New SandForce controllers promise up to 500MB/s transfers

By on October 7, 2010, 12:34 PM
Fresh off the recent third-generation Intel SSD spec leak, SandForce has announced a new line of controllers that promise to bring faster speeds and support for new flash memory types. The new SF-2000 family of solid-state drive processors builds upon the success of the SF-1500 and SF-1200 series used in many of today’s popular drives, such as OCZ’s Vertex line, by adding things like support for 6Gbit/sec SATA connectivity, DuraClass technology for improved reliability, 500MB/s sustained sequential read/write performance and an unprecedented 60,000 random 4K read/write IOPS (Input/Output Operations Per Second) – which is double what its predecessors were capable of.

The company is shipping samples of the new controller family to storage manufacturers this quarter and expects to ramp up production in the first half of 2011. The SF-2300 is aimed for industrial applications, while the SF-2500 (SATA) and SF-2600 (SAS) are geared for the enterprise. OCZ already said it’s working on new SF2000-based Deneva units, while OWC announced the Mercury Extreme Pro Enterprise PCI-e SSDs. Unfortunately no plans for a consumer version of SandForce’s controller were announced, but new products should eventually trickle down into that segment as well.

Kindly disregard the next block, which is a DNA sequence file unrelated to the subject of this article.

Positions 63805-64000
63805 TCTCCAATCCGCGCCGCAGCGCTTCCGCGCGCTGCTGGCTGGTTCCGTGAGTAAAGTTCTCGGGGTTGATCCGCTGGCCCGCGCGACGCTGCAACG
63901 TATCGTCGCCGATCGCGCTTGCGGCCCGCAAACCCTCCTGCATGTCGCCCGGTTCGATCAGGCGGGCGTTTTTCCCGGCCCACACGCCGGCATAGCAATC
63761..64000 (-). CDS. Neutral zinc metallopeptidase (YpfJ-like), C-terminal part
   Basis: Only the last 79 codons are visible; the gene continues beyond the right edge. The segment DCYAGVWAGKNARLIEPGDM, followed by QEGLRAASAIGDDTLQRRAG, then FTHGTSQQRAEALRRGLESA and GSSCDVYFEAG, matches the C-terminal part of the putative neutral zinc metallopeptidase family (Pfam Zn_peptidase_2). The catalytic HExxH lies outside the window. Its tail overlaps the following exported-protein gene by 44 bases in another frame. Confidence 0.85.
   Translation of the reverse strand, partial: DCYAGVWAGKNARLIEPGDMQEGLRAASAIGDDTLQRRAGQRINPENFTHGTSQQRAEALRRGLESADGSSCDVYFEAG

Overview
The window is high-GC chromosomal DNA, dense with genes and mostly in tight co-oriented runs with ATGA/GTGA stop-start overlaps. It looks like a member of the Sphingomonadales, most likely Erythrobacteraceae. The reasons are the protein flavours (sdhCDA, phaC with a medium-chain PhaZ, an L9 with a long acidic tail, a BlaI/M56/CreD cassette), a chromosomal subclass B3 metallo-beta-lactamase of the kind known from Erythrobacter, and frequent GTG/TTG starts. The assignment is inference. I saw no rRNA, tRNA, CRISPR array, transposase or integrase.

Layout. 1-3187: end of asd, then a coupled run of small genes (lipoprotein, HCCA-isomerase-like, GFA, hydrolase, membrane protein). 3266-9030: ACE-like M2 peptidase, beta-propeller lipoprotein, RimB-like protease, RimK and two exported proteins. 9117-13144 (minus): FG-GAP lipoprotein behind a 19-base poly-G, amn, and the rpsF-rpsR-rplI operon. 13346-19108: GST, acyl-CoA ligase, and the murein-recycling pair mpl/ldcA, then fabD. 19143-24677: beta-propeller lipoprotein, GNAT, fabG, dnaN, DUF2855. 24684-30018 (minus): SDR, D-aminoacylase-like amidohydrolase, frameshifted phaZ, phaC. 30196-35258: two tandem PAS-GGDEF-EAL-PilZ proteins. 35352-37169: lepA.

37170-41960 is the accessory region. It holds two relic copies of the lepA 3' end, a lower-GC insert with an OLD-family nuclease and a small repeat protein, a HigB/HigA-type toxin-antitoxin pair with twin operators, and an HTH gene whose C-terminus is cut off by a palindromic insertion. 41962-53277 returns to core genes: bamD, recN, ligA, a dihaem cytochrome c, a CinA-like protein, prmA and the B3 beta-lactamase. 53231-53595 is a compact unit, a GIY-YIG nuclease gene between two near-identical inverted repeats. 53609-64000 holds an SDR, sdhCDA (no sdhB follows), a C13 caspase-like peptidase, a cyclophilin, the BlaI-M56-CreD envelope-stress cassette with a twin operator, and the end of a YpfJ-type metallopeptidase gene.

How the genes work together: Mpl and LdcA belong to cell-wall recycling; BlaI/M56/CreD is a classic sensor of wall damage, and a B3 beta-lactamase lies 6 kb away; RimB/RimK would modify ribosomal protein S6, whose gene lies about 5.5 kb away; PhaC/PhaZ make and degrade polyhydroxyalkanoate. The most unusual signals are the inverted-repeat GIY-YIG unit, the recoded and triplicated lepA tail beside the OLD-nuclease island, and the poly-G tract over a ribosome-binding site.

User Comments: 6

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Guest said:

and it begins.....


KG363 KG363 said:

and I JUST bought an SSD :p

oh, can't say I like the new layout

KG363 KG363 said:

nvm just saw you can switch it back

Per Hansson Per Hansson, TS Server Guru, said:

Anandtech also has a nice writeup on this, I'm looking forward to seeing reviews comparing this controller with the upcoming Intel X25M-G3 and also whatever Indilinx comes up with


Darth Shiv Darth Shiv said:

The Intel drive doesn't look too great on paper from what I've read. They expect sub 200MB/s write speeds and sub 300MB/s reads *yawn*. Gen behind already.

Guest said:

i highly doubt the consumer version of the sandforce drive will be doing 500/500 and will wait for a proper product review because those drives slow down when they hit data they cannot compress.

Also it looks like intel's goal is to reduce prices and increase capacity. Which is what the market wants right now not performance increases.

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